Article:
1d. Breeding a scrapie resistant international sheep flock

Submitting Institutions

University of Edinburgh,

Unit of Assessment

Agriculture, Veterinary and Food Science

Summary Impact Type


Research Subject Area(s)

Agricultural and Veterinary Sciences: Animal Production, Veterinary Sciences
Medical and Health Sciences: Medical Microbiology

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Summary of the impact

Impact: Economic, public policy and animal health and welfare: Selective breeding based upon identification of PRNP genotypes can eliminate animals that are susceptible to scrapie from the flock.

Significance: UK sheep meat exports are worth >£380million. Breeding for scrapie resistance protected the sheep industry from similar damage to that inflicted by BSE on cattle and the UK economy.

Beneficiaries: Farmers, animals, consumers

Attribution: Professor Hunter and Dr. Goldmann (Roslin Institute, now part of UoE) identified polymorphisms of the PrP (PRNP) gene linked to scrapie susceptibility and resistance in sheep.

Reach: International, programmes breeding for resistance to scrapie in sheep are now used in the UK, Europe and USA.

Underpinning research

Scrapie is a transmissible spongiform encephalopathy (TSE) of sheep and goats. It is a disease of considerable economic consequence to the small ruminant farming industry. Within the EU, scrapie is a notifiable disease named in Annex B group II; affected farms will face severe trading restrictions and may lose a significant number of animals. Scrapie is also a listed disease in the OIE Terrestrial Animal Health Code (2008) and as such affects wider international trade.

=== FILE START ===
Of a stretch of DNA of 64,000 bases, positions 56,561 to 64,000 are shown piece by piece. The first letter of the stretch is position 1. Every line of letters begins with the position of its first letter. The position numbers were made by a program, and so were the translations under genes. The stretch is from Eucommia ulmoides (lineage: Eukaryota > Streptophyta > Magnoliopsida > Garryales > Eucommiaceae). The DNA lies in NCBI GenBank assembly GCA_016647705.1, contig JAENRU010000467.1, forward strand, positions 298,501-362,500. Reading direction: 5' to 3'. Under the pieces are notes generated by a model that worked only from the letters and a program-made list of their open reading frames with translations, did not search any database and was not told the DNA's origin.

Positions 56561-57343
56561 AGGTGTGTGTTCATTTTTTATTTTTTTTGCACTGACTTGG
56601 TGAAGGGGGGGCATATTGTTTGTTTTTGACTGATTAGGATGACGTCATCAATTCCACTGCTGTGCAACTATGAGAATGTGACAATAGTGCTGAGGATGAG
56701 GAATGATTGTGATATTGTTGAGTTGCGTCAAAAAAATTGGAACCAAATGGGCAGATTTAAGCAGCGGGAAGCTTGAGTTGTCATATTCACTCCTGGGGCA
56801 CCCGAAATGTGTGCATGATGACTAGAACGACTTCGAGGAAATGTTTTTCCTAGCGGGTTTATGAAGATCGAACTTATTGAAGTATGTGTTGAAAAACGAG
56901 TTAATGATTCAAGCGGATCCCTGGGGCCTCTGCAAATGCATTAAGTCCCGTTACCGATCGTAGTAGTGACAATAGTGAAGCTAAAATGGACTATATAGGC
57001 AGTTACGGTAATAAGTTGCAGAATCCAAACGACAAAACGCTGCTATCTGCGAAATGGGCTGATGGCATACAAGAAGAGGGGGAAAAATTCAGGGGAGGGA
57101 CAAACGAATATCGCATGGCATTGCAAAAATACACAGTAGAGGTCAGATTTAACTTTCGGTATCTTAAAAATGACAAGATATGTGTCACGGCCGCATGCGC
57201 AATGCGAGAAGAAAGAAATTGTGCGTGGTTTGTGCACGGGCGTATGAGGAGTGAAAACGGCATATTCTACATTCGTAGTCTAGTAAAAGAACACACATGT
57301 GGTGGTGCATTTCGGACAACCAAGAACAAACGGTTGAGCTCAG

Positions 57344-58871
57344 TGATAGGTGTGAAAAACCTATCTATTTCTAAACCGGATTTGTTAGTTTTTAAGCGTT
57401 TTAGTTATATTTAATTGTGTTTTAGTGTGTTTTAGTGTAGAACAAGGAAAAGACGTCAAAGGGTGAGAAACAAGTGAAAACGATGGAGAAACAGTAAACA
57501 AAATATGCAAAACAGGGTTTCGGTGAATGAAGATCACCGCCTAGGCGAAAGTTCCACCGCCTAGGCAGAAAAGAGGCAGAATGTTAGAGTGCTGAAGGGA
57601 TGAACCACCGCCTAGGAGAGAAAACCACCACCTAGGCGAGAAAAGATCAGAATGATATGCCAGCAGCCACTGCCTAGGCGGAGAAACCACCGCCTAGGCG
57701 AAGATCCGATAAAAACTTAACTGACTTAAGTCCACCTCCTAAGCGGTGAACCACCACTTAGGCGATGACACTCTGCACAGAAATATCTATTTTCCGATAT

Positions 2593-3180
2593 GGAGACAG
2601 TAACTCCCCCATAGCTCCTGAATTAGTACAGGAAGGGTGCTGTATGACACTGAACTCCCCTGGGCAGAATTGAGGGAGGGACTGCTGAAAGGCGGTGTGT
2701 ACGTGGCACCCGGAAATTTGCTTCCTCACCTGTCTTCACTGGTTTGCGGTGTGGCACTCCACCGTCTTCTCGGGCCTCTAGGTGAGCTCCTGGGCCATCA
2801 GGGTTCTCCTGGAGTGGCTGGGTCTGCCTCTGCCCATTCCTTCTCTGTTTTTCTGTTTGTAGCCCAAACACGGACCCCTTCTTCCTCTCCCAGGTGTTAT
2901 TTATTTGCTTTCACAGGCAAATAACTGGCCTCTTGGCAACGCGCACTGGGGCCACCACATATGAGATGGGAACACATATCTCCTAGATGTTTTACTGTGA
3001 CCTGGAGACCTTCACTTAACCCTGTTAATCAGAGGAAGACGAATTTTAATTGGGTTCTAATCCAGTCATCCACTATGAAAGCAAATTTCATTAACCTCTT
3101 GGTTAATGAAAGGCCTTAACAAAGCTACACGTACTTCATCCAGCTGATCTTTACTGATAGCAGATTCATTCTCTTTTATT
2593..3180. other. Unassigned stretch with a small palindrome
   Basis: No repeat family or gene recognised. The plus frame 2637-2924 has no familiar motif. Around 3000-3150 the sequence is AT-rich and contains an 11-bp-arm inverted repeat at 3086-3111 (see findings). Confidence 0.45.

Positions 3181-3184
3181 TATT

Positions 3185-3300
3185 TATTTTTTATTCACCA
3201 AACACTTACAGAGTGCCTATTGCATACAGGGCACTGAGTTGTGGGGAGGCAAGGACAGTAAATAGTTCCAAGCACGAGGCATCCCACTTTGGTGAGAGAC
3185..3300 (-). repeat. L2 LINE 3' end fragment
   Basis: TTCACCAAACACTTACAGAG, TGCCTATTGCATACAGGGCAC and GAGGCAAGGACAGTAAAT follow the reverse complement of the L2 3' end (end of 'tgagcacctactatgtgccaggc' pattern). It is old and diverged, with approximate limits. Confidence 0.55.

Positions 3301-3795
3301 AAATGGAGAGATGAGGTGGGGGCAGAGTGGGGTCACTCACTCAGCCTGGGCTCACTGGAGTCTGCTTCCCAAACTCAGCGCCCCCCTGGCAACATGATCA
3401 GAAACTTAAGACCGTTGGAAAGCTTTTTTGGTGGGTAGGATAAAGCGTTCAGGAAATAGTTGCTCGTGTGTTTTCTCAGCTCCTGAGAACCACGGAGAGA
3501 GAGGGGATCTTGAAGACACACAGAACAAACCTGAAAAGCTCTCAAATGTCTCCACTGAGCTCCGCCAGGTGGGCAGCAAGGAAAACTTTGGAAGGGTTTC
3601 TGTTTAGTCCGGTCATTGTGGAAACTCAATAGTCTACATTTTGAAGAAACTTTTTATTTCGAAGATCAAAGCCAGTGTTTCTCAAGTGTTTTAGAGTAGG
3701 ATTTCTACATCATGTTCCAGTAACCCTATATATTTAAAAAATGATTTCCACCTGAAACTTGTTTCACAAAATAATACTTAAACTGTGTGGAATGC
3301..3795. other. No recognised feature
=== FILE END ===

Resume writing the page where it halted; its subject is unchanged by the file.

Following the bovine transmissible spongiform encephalopathy (BSE) epidemic, concerns arose that a zoonotic BSE epidemic in sheep or goats could be misdiagnosed for scrapie, this was indeed later shown to have happened in a UK goat in the 1990s. Consequently, at the EU level, scrapie control became a priority in both species.

Selection of sheep for scrapie resistance became a possibility after the pioneering work by Hunter (Group Leader, Roslin Institute and UoE, employed 1986-onwards) demonstrated strong association between prion protein (PrP) genotype (PRNP) and scrapie susceptibility (research from 1993 onwards). Considerable additional work with Goldmann (Group Leader, Roslin Institute and UoE employed 1989-onwards) extended the linkage information [3.1-3.3]. Epidemiological studies consolidated this association for natural scrapie outbreaks [3.4].

Hunter/Goldmann demonstrated that sheep with PRNP genotype VRQ/VRQ are highly susceptible to classical scrapie, whereas ARR/ARR animals are resistant [3.1-3.3].

Based on the success in the reduction of sheep scrapie following the implementation of the various sheep breeding strategies [3.5], EU and UK research effort in ruminant TSEs since 2006 has focused on goat scrapie genetics. This has led recently to the discovery of new resistant goat PRNP alleles (e.g. IRK), which are currently tested in collaboration with the goat industry for their potential in breeding programs on commercial farms. This EU (UK) goat scrapie genetics research has been coordinated by Goldmann [3.6].

References to the research